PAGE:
[6] A careful analysis of how the Court used this testimony is found in Renata E.B. Strause & Daniel P. Tokaji, 2014. “Between Access and Influence: Building a Record for the Next Court.” Duke Journal of Constitutional Law and Public Policy, 9(1), 179-221.

[7] McConnell v. FEC, 540 U.S. 96, 148 (2003); McConnell, 251 F.Supp.2d at 492–93 (Kollar-Kotelly, J.).

[8]  Daniel P. Tokaji & Renata E. B. Strause. 2014. The New Soft Money: Outside Spending in Congressional Elections. The Ohio State University Moritz School of Law.  Available at: http://moritzlaw.osu.edu/thenewsoftmoney/wp-content/uploads/sites/57/2014/06/the-new-soft-money-WEB.pdf. The careful research methodology for this study, including selection of the persons interviewed and interview methods, is described on p. 2-4.

[9]  Tokaji & Strause, p. 2.

[10]  Tokaji & Strause, Ch. 4 on “Campaigns.”

[11]  Tokaji & Strause, p. 60.

[12]  Tokaji & Strause, Ch. 5 on “Governance.”

[13]  See Gary C. Jacobson, 2015. “How Do Campaigns Matter.” Annual Review of Political Science, 18, 31-47.

[14]  See Gary C. Jacobson, 2015. “How Do Campaigns Matter.” Annual Review of Political Science, 18, 31-47.

[15] See Gary C. Jacobson, 2015. “It’s Nothing Personal: The Decline of the Incumbency Advantage in U.S. House Elections.” Journal of Politics, 77(3), 861-873.

[16] See the review of 36 studies of corporate PAC contributions in Stephen Ansolabehere, John M. de Figueirdo, & James M. Snyder, Jr. 2003. “Why Is There So Little Money in Politics?” Journal of Economic Perspectives, 12(1), 105-130.

[17] Thomas Stratmann, 2002. “Can Special Interests Buy Congressional Votes? Evidence from Financial Services Legislation.” Journal of Law and Economics, 45(2), 345-374; Thomas Stratmann, 2005. “Some Talk: Money in Politics. A (Partial) Review of the Literature.” Public Choice, 124, 135-156.

[18]  For example, the Dept. of Justice Public Integrity sends an annual report to Congress about the number of individuals convicted of federal level corruption. More than 20,000 individuals were convicted in 2012.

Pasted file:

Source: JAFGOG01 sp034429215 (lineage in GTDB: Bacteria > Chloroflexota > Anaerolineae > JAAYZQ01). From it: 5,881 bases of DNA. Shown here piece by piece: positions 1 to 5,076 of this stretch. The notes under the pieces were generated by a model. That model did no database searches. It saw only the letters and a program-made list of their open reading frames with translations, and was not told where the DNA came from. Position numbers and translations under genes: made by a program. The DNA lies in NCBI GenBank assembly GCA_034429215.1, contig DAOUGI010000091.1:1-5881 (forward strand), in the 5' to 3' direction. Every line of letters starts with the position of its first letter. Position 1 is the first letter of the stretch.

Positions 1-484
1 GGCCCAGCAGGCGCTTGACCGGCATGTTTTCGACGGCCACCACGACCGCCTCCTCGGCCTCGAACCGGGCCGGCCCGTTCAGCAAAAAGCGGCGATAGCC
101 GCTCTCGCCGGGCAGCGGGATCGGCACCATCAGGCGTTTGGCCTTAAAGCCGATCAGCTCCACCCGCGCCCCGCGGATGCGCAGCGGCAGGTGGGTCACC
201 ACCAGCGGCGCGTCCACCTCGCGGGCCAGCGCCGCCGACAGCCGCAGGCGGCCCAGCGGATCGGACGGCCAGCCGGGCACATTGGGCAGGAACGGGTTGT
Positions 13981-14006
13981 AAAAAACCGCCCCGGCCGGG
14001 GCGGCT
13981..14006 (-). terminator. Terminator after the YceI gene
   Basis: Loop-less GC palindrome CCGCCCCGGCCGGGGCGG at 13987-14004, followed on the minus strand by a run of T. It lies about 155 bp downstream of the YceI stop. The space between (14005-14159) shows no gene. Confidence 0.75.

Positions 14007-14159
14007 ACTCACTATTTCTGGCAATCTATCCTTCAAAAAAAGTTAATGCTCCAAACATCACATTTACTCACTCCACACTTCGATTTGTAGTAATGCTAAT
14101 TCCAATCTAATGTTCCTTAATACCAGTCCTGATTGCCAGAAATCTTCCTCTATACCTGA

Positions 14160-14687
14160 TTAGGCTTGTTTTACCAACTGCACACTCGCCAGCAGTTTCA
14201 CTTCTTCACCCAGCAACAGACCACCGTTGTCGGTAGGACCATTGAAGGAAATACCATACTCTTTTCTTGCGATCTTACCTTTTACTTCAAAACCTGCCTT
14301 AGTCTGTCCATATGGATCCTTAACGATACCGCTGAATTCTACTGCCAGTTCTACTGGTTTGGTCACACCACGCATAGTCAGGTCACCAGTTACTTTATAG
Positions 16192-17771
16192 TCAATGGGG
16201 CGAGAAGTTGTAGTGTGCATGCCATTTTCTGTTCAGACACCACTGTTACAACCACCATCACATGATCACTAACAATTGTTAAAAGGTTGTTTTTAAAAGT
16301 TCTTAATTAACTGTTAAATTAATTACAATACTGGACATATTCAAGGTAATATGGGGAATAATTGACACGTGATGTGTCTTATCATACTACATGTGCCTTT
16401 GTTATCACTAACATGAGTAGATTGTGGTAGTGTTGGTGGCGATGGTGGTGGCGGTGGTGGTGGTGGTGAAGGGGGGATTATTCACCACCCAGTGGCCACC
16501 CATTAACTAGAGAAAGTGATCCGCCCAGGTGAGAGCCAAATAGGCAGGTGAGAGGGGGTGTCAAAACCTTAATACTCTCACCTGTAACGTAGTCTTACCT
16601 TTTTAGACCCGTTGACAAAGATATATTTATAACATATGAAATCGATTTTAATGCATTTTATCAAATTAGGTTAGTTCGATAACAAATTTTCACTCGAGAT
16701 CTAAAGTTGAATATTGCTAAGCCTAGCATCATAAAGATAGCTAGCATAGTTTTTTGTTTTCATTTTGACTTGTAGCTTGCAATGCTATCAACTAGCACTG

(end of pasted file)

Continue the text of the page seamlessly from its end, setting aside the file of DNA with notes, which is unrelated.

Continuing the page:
[19]  See the review by Nicholas Stephanopoulos, 2015. “Aligning Campaign Finance Law.” Virginia Law Review, 101, forthcoming.

[20]  Larry M. Bartels, 2008. Unequal Democracy: The Political Economy of the New Gilded Age. Princeton. Princeton University Press.

[21] Christopher Ellis, 2012. “Understanding Economic Biases in Representation: Income, Resources, and Policy Representation in the 110th House.” Political Research Quarterly, 65(4), 938-951.

[22] Bafumi & Herron found a highly bimodal distribution of ideal value preferences of campaign donors and members of Congress, compared to the normal distribution of non-donors. Joseph Bafumi & Michael C. Herron, 2010. “Leapfrog Representation and Extremism: A Study of American Voters and Their Members of Congress.” American Political Science Review, 104, 519-542.

[23]  Cited in Martin Gilens, 2012. Affluence and Influence: Economic Inequality and Political Power in America. New York. Russel Sage Foundation and Princeton University Press;  Bonica, McCarty, Poole, & Rosenthal, 2013. “Why Hasn’t Democracy Slowed Rising Inequality?” Journal of Economic Perspectives, 27, 103-124.

[24]  Martin Gilens & Benjamin I. Page, 2014. “Testing Theories of American Politics: Elites, Interest Groups, and Average Citizens.” Perspectives on Politics, 12(3), 564-581.